International Tribunals Fail to Deter War Crimes, Drumbl's Book Charges
The international tribunals formed in response to crimes in Rwanda and the former Yugoslavia have failed to effectively deter war crimes and punish perpetrators, said Washington and Lee law professor Mark Drumbl during a talk at the Law School Nov. 1. Drumbl recently penned a book on the subject, "Atrocity, Punishment, and International Law," which aims to reveal the weaknesses in the current international criminal tribunals and offer more effective strategies to prosecute those who commit mass atrocities such as genocide.
"War crimes target everyone," Drumbl said. "We are all victims. We need to set up a system in these states where oppressors bear personal burdens for crimes."
After the Rwandan genocide and the conflict in the former Yugoslavia in the 1990s, the United Nations established two international criminal tribunals to prosecute those who participated in genocide, crimes against humanity, and war crimes in each of the conflicts. Drumbl explained that the tribunals had two goals: to hold individuals accountable for participating in mass atrocities, and to deter others from committing similar crimes in the future by demonstrating that they would be prosecuted. Both tribunals are still prosecuting individuals for the crimes.
Drumbl said that in "Atrocity, Punishment, and International Law," he wanted to explain "how, why, and through what method should we prosecute crime such as genocide." His book also criticizes the current international criminal tribunals for only having jurisdiction to prosecute individuals rather than governments or organizations. Additionally, Drumbl said that the tribunals fail to deter war crimes because they have been unable to adequately convict and punish criminals.
"Punishments for extraordinary international crimes are much less than the crime. You can get punished longer for selling crack on the street corner," said Drumbl. Many convicted war criminals from the Rwanda and Yugoslavia tribunals have only received prison sentences of a few years, despite participating in genocide. Convicts also reside in prison facilities that feature better living conditions than victims of the crimes enjoy, such as running water and guaranteed health care. For these reasons, he argued that the victims of the crimes in Rwanda and the former Yugoslavia should get some sort of retribution.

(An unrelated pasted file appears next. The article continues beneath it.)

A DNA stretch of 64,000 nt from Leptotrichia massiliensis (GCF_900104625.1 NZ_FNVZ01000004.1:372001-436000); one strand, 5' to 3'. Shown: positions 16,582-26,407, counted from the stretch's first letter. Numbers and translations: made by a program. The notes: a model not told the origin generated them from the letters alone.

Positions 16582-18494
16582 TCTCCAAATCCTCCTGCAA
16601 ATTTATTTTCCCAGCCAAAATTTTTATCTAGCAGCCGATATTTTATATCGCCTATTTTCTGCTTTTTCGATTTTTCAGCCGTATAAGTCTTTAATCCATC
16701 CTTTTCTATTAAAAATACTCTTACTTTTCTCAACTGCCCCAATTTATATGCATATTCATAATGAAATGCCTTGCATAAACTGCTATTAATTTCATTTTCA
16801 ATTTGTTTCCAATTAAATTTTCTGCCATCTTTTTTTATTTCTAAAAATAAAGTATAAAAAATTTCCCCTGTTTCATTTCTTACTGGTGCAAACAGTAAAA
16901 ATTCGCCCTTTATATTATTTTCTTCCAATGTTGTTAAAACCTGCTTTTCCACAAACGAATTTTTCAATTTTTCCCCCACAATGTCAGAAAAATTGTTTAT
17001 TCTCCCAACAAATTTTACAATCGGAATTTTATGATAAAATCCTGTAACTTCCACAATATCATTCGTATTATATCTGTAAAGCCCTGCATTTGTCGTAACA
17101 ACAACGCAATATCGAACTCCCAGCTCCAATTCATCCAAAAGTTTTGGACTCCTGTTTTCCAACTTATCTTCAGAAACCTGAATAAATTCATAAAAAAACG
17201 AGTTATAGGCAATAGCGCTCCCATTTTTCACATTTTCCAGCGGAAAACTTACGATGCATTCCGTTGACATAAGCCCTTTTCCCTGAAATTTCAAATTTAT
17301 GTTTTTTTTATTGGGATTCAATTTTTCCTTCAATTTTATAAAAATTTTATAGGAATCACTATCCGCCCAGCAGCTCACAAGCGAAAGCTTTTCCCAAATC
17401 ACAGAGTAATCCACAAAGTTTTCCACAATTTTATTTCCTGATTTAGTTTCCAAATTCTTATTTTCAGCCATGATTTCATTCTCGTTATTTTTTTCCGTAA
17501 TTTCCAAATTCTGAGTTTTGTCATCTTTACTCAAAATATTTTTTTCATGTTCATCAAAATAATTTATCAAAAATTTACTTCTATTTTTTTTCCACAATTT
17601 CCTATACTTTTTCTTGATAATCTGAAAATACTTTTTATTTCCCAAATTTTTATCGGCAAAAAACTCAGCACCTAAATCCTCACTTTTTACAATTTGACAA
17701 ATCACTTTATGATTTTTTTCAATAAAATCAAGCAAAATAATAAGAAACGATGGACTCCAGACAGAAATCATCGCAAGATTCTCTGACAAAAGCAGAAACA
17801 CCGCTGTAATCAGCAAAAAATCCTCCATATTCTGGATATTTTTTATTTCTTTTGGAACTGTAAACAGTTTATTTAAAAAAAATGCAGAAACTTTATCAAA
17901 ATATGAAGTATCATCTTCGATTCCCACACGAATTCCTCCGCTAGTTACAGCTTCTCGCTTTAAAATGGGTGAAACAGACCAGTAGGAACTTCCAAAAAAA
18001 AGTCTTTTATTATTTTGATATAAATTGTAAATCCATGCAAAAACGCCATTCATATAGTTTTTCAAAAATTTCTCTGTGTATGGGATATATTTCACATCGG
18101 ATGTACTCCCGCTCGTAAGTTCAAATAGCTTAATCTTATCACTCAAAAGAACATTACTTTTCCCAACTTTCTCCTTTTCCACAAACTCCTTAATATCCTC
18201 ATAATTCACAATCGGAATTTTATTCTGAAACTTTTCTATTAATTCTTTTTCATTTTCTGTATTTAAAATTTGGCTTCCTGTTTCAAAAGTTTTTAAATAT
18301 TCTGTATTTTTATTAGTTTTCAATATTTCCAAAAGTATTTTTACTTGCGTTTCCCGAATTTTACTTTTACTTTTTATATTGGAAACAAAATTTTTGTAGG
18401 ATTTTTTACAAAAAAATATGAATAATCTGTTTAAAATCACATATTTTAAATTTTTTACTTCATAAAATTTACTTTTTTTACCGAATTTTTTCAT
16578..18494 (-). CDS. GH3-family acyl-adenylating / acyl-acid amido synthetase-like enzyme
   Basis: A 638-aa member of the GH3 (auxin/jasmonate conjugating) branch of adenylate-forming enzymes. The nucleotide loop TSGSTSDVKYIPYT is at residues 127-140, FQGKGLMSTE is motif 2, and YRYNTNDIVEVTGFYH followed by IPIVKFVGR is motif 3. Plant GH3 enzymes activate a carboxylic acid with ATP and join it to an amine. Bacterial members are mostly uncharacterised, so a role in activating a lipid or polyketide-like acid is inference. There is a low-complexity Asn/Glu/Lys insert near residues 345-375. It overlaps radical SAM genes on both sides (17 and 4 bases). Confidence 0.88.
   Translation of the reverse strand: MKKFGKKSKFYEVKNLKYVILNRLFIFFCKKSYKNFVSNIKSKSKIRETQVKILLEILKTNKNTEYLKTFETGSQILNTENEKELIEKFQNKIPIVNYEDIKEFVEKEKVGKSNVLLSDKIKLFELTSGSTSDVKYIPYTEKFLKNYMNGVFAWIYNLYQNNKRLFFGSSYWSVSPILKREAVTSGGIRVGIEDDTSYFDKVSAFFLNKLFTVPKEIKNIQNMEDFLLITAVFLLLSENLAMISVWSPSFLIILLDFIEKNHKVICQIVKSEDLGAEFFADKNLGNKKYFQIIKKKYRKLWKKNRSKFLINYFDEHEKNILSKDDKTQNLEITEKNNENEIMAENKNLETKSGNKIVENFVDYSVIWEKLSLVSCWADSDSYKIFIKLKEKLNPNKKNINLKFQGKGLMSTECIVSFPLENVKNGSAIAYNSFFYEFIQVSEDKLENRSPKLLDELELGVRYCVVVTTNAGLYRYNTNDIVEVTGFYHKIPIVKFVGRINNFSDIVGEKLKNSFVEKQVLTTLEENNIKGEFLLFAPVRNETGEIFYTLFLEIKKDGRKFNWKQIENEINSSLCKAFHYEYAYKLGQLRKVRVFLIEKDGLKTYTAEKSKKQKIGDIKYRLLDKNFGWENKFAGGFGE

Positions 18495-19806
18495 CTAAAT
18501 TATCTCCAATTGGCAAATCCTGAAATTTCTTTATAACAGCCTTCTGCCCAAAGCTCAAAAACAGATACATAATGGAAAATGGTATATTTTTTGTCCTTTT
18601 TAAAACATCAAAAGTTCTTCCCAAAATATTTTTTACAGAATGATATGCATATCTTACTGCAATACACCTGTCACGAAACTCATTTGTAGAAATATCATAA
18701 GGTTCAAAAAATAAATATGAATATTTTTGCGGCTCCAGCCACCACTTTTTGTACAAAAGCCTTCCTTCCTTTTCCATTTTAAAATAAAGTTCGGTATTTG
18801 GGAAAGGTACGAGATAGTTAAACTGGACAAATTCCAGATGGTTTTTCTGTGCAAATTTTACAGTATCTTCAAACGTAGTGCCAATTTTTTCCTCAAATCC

"Atrocity" criticizes the international criminal tribunals for lacking the resources to prosecute anyone other than high-profile criminals.
"International sanctions don't reach 'normal' people that committed most of the crimes and allowed them to reach mass atrocity," said Drumbl. As a result, ordinary citizens will not be deterred from committing war crimes if it is unlikely they will be held accountable.
Drumbl proposed several solutions to make international criminal tribunals more effective. Vertical reforms, where individuals are prosecuted and convicted in local rather than international courts, would allow more people to be indicted and convicted. There must be "polycentric approaches to these punishments. A uniform approach will not be effective." Local courts should employ local methods of severe punishment, Drumbl added, which would act as a more effective deterrent for those who are more familiar with local practices.
Drumbl further suggested that sanctions must be sought against the "acquiescent masses" that allow atrocious crimes like those in Rwanda and the former Yugoslavian to occur, as "these populations have the opportunity to stop [these crimes] early, and they don't."
Drumbl's lecture was sponsored by the J.B. Moore Society of International Law.
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